Hoot Owl, Master of Disguise by Sean Taylor and illustrated by Jean Jullien (Candlewick, 2015)
Best Children’s Picturebooks #2: Creepy Carrots!
A Plot Of Survival
Jasper Rabbit loves carrots, and he cannot help stopping by Crackenhopper Field each day to eat a few. Addiction can kill: Unfortunately for Jasper, these carrots are alive, and he senses them following him home each day.
Jasper’s mom and dad think creepy carrots are in his imagination, but Jasper is sure that they are everywhere. He devises a plan to keep the orange buggers in their field and builds a fence. Jasper, however, fails to realize that this fence serves a double purpose to protect the carrots. And trust me, Jasper is addicted to carrots like The Uncorked Librarian loves her wine. In the end, we learn that these carrots are not so creepy after all; they just want to survive.
Why This Creepy Tale Is So Worthy/It’s Halloween All Year Round
A 2013 Caldecott Honor Book, Creepy Carrots! does not disappoint. The story is engaging, spooky, and funny all at the same time. A preschool to 3rd grade read, this is a great scary but not too frightening read. I would recommend the title for children who want a little suspense. Readers will fall in love with this paranoid, guilty little bunny.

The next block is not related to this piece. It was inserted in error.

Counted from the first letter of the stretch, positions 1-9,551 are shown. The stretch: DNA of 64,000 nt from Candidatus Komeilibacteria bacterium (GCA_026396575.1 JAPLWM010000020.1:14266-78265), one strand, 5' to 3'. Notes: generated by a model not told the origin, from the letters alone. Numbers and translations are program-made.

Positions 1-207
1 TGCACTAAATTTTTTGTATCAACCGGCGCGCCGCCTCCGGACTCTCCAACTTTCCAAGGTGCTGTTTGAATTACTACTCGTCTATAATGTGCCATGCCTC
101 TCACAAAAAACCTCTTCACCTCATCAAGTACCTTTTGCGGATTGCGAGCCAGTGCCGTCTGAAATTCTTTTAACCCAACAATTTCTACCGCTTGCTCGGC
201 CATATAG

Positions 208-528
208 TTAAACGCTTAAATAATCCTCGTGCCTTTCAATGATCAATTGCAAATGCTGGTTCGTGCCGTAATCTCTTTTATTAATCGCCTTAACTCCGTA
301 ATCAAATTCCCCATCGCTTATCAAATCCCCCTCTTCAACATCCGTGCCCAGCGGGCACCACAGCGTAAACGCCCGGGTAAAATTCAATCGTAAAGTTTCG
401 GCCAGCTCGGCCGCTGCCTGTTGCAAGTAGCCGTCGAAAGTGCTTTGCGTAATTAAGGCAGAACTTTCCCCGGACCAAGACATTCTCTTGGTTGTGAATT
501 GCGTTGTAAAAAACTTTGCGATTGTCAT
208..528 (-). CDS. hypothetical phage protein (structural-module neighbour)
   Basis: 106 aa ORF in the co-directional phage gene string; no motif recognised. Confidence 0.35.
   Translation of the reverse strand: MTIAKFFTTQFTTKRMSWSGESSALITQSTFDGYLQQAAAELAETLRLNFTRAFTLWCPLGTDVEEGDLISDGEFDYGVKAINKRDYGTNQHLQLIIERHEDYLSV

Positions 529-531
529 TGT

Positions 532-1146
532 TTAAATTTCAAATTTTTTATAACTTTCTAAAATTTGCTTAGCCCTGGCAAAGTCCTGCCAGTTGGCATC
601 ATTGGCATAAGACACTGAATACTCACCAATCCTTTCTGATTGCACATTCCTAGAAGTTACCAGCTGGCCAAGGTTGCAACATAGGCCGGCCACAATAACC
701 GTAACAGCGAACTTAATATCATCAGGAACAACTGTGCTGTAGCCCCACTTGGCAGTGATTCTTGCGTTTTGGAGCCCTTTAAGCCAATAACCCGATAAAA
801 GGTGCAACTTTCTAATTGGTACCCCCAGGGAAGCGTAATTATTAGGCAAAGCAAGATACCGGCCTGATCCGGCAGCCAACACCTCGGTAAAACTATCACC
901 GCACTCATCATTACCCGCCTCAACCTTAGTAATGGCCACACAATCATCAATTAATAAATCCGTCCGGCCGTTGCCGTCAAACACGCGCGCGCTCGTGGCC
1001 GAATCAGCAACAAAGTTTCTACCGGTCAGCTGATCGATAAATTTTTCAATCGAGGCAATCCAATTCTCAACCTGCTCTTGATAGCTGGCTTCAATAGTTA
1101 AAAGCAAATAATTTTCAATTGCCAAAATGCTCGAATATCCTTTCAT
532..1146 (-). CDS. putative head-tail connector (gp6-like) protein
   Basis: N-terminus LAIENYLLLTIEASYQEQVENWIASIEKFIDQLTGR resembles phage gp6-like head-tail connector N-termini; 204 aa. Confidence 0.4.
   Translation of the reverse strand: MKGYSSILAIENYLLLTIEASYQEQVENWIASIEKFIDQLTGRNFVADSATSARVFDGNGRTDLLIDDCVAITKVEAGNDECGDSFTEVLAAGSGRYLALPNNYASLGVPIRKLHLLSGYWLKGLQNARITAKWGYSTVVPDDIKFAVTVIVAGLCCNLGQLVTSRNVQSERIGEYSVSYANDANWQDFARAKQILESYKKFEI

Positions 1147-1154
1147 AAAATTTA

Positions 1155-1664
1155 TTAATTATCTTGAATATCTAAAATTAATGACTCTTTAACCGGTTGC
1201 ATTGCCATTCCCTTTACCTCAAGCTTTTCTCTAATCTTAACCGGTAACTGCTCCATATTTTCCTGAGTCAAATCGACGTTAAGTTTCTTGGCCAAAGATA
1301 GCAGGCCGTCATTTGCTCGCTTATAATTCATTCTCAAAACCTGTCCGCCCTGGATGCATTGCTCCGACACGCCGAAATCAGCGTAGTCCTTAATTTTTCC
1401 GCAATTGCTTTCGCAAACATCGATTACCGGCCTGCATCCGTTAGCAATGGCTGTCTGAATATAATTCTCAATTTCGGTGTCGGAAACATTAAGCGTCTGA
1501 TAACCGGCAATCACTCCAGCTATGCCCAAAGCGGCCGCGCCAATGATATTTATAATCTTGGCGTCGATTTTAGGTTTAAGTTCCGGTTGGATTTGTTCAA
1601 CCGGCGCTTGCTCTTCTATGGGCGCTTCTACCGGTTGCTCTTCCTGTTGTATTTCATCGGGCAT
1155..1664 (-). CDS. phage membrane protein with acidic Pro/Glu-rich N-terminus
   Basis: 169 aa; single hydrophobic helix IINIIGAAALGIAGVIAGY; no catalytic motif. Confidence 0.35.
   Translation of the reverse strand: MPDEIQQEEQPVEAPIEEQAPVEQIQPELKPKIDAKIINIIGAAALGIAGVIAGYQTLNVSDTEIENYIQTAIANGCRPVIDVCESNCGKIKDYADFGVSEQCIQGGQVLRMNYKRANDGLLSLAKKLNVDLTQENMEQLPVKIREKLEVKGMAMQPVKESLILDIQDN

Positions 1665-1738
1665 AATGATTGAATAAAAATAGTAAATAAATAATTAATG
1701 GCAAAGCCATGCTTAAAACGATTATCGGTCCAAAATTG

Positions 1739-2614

Even more notable are the clever illustrations that are typical of Peter Brown. Brown has written and illustrated books such as The Wild Robot, My Teacher Is A Monster (No, I Am Not), and Mr. Tiger Goes Wild. Brown’s panels overstate or understate the mood and action, reminding me of an old filmstrip. The pencil drawings mixed with digital illustrations are only in shades of black, gray, white, and orange, which creates a Halloween feel. The carrots are also the only bright color in the book, and like magic, Brown masterfully illustrates the pages to match the pace and suspense of the text.
This book deserves praise, as it is seamless in illustrations and plot. This is a great read aloud and just plain fun.
Creepy Carrots! by Aaron Reynolds and illustrated by Peter Brown (Simon & Schuster Books for Young Readers, 2012)
Best Children’s Picturebooks #3: Mother Bruce
A Story of Mistaken Identity